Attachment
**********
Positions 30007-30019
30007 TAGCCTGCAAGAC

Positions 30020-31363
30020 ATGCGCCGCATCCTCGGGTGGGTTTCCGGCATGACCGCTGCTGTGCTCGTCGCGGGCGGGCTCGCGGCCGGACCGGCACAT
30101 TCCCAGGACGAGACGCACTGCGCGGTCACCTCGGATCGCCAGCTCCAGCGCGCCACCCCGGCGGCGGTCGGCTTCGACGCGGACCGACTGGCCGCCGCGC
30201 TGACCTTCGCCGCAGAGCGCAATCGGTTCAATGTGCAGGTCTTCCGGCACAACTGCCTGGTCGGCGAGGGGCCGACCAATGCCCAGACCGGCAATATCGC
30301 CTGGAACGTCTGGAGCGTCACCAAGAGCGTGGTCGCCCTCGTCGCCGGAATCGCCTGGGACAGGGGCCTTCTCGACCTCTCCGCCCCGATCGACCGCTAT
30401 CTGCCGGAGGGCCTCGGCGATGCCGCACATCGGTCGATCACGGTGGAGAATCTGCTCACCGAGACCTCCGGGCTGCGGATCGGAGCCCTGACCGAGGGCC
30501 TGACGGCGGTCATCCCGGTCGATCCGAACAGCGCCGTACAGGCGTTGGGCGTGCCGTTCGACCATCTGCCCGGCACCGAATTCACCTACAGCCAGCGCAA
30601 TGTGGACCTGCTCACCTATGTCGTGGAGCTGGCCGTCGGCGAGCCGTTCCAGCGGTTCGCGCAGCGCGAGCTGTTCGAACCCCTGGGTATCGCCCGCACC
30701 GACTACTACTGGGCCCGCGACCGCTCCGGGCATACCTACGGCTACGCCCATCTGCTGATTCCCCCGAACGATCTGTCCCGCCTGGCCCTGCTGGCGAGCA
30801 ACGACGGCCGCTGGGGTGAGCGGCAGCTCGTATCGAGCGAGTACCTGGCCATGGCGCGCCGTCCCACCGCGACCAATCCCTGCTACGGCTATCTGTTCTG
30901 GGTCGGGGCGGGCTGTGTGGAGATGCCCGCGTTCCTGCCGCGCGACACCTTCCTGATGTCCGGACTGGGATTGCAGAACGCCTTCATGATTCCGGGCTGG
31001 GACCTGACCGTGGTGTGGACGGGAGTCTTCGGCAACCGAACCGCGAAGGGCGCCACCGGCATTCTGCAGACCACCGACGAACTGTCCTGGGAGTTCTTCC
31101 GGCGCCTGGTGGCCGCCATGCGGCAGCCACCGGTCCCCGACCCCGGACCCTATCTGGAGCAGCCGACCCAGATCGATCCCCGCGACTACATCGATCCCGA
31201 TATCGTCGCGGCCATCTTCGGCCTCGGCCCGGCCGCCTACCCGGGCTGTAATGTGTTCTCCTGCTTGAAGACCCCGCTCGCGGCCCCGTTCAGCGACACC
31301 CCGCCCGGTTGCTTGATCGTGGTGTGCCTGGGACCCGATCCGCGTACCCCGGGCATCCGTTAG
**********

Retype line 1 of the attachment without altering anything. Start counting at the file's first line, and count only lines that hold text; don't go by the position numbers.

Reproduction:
Positions 30007-30019